What does set asides for South African small businesses tells us about economic policy making?

The Minister of Small Business, Lindiwe Zulu is championing the introduction of set-asides for small business in government procurement by September this year.The proposal is to set aside 30% of all government procurement for small enterprises. However, it is worth remembering that Cabinet on the 7 November 2007 announced a decision to do exactly that – create set asides for small businesses. How than do we explain the inaction on this decision for eight years?
The answer to this question cannot be answered by simply arguing that government is inefficient. Rather its the way economic policy is developed in South Africa. Three factors working together in a complex power play shed light on the delay.
First, after the Cabinet decision, the National Treasury blocked attempts to introduce set asides. The Treasury’s argument seemed to be based on two different arguments. On the one hand, they argued that the process of set asides was unconstitutional in that they preferred one supplier over another. On the other hand, they argued that the cost of services and products being supplied by the private sector to government would increase.
Second, is the broader tussle over economic policy. This policy process firmly pitted the Department of Trade and Industry against National Treasury during President Thabo Mbeki‘s administration. The tussle continued into the President Jacob Zuma administration, with the Department of Trade and Industry, Economic Development Department and now the Department of Small Business all arguing for the introduction of set asides. Zuma reaffirmed governments commitment to the policy of introducing set asides in the 2015 State of the Nation, and that potentially settles the issue.
Third, small business advocacy organisations in South Africa have a collective action problem. To impact on economic policy requires consistent lobbying and advocacy over a period of time and building support across wider groups in society. In the case of set asides being placed back on the agenda this collective action problem was solved not by better coordination of small business interest groups, but through activism within the government.
Eight years later, an agreement has been reached within government for the introduction of set asides. Treasury officials are apparently more comfortable with set asides, now that work on an online procurement system will make monitoring of contracts simpler and more transparent. Moreover, having a department focussed on small business — for which the introduction of set asides is one of its main priorities — influences internal discussions in Cabinet, as there is now a consistent champion for the idea.
Whilst, this agreement might be described as fragile, it is an important one. The agreement however took eight years to reach a point where it could be implemented and therein lies the core problem.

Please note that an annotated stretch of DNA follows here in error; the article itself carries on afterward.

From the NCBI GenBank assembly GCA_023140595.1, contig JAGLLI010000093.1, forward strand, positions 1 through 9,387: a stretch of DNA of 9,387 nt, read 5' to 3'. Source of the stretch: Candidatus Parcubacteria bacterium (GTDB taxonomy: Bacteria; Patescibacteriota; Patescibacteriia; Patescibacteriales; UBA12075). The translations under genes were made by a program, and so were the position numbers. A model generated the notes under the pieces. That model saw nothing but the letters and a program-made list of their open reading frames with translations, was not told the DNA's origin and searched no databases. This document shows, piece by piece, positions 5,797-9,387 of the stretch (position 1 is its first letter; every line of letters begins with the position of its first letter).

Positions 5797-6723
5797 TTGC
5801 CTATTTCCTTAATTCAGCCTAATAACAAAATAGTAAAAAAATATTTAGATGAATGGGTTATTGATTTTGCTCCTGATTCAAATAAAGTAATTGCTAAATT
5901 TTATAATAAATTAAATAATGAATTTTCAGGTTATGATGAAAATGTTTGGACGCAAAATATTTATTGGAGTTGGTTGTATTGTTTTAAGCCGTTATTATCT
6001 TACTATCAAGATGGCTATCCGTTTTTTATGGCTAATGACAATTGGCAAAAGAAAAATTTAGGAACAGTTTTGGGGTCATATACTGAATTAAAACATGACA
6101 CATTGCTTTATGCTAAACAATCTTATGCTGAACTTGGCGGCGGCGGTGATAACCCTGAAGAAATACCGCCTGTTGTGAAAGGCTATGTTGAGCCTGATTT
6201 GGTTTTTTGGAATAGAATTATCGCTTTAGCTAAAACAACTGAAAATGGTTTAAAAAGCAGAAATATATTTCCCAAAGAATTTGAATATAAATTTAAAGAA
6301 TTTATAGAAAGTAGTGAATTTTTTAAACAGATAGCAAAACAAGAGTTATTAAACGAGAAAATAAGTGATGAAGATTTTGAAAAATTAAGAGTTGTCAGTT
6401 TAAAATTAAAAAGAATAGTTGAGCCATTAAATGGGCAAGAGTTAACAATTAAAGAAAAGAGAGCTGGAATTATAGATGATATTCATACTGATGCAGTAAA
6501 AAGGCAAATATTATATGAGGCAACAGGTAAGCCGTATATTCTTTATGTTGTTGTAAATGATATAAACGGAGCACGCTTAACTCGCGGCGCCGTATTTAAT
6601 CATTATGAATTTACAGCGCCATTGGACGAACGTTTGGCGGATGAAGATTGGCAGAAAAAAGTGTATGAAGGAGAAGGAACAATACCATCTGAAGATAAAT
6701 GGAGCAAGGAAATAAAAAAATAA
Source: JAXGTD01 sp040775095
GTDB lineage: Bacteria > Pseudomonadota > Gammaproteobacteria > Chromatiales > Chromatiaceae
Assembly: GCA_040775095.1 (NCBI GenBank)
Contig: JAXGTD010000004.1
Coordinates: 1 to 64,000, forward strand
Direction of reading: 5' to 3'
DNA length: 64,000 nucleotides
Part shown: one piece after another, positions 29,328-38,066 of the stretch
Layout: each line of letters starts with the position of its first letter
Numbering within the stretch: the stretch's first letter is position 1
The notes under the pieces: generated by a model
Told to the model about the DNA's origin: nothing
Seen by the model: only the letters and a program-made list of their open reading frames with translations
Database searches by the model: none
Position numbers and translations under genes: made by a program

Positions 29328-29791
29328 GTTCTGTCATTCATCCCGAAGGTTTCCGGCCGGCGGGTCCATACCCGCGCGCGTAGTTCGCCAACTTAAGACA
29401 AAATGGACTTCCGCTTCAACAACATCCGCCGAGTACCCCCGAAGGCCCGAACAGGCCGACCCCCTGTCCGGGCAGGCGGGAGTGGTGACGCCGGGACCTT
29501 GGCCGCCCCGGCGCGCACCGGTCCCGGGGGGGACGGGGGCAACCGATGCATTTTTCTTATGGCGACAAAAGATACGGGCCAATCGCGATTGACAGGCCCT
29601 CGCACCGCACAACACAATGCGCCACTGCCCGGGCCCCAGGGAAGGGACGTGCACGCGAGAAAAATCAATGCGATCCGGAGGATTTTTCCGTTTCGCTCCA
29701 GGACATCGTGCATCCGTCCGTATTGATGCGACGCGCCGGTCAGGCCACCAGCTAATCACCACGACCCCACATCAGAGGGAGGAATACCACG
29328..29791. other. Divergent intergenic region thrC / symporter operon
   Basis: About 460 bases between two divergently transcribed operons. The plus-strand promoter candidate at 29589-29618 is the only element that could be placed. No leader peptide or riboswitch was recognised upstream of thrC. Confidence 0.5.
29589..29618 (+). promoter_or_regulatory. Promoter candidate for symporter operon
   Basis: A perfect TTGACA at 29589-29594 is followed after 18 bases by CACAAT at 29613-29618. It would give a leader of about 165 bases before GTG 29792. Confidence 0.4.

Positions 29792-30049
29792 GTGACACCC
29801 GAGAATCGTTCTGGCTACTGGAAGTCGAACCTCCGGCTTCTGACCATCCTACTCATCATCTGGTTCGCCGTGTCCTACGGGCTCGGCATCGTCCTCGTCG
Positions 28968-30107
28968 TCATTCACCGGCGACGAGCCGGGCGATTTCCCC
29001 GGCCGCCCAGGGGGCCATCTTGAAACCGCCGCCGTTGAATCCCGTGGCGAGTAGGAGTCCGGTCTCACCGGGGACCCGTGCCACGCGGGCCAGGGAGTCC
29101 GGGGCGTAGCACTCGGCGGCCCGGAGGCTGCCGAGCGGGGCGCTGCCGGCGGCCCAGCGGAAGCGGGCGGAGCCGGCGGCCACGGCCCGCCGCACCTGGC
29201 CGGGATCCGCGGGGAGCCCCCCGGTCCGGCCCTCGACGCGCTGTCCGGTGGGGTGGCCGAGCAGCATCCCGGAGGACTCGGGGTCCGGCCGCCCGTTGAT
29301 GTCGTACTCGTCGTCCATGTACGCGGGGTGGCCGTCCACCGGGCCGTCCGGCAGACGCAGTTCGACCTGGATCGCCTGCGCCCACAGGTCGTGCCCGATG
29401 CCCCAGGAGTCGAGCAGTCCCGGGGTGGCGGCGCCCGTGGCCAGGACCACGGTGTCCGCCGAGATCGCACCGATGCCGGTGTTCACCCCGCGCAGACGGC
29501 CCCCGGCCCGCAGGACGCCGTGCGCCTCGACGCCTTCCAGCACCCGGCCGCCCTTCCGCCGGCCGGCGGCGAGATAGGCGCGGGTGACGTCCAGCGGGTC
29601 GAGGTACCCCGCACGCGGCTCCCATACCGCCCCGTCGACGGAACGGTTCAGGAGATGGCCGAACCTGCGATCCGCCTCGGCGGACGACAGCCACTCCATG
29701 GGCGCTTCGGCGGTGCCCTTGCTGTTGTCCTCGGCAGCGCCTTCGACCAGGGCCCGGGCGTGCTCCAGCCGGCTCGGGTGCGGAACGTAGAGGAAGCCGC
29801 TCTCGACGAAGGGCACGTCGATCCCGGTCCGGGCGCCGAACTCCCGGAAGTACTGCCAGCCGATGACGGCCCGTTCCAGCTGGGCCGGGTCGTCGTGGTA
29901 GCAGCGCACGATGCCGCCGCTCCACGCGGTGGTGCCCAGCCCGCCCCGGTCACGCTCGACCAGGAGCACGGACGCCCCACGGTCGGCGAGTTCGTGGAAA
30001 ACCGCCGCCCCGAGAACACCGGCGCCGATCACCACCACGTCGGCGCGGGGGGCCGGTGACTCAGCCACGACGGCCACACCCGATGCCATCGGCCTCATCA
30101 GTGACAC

The 2007 plan was neither ideologically polarising nor posed a high risk of increased corruption. The green light should have been given to pilot the idea in some government departments, which would mean eight years down the line we would know whether set asides were a good policy or not, and not, as we are now, still waiting for the relevant regulations to be promulgated.
Instead we have lost years of experience in understanding how state procurement can support smaller players in the economy. It is an incredibly large lost opportunity.
But in other areas action has been speedy.
Notably, the Jobs Fund and Youth Employment Subsidy programmes run by Treasury have been fast tracked, suggesting that there are ways and means to ensure policy is implemented. Similarly, interventions in the infrastructure sector through the Presidential Infrastructure Investment Commission seem to suggest a concerted focus on resolving differences.
In other words, government might be better at solving macro-type problems, and not micro-type problems. However, it is in solving the micro problems — like selling services or products to a school or clinic, which set asides would support — that helps small businesses gain a foothold in the economy.
The eight year delay in implementing a Cabinet decision is cause for concern. If bureaucratic disagreements can stop Cabinet level decisions from being implemented then citizens have only a slim chance of impacting on government‘s agenda. This surely is not the democracy we hope to live in.
This article first appeared in the Sunday Times: Business Times (14 June 2015)

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1 thought on “What does set asides for South African small businesses tells us about economic policy making?”

  1. I am looking for funding for our NPO ORGANISATION. We are doing agriculture(esp. vegetable) and our aim is to make sure that the whole south Africa is fed. We want to instil the spirit of independence to our youth especially those in school. Please help us as we are in rural areas of Flagstaff, EC, South Africa.

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